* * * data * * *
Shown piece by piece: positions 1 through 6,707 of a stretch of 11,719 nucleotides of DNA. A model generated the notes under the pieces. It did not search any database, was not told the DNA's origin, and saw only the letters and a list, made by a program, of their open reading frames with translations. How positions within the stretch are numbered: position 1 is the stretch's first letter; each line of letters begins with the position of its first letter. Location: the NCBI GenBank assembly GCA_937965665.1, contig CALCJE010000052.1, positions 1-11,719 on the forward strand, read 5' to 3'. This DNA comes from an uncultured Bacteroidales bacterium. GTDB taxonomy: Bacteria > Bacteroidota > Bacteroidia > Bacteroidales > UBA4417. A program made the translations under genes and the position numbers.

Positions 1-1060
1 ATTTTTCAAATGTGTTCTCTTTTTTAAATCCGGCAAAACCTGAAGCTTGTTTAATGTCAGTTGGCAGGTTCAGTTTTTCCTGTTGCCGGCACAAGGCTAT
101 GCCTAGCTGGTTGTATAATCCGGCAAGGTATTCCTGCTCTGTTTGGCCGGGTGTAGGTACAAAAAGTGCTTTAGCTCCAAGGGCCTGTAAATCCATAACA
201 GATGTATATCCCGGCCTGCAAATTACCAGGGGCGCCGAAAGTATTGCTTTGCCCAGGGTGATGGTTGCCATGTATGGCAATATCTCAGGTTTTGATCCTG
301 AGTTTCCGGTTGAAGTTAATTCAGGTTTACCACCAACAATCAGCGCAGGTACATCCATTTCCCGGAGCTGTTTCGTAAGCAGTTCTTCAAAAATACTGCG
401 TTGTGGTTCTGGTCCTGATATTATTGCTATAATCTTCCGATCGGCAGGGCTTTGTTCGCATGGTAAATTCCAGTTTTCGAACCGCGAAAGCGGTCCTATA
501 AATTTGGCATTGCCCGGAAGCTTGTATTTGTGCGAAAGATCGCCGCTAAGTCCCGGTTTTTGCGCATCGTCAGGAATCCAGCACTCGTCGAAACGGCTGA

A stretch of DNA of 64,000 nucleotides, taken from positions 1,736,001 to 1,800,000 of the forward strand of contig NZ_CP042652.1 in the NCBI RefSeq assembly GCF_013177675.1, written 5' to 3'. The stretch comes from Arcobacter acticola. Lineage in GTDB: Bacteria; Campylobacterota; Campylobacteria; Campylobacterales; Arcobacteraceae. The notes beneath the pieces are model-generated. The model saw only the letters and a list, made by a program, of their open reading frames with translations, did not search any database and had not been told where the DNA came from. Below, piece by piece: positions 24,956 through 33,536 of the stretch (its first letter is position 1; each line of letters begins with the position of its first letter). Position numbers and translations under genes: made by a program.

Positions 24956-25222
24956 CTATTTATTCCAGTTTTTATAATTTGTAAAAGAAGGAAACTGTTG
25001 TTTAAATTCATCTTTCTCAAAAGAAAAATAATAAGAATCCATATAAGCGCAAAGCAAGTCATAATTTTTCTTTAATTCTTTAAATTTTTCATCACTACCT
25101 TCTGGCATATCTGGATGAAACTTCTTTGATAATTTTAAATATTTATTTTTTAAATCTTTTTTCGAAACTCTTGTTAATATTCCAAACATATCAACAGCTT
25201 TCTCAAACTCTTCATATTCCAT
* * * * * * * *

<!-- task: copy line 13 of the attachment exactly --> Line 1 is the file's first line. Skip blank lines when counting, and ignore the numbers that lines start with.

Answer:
25101 TCTGGCATATCTGGATGAAACTTCTTTGATAATTTTAAATATTTATTTTTTAAATCTTTTTTCGAAACTCTTGTTAATATTCCAAACATATCAACAGCTT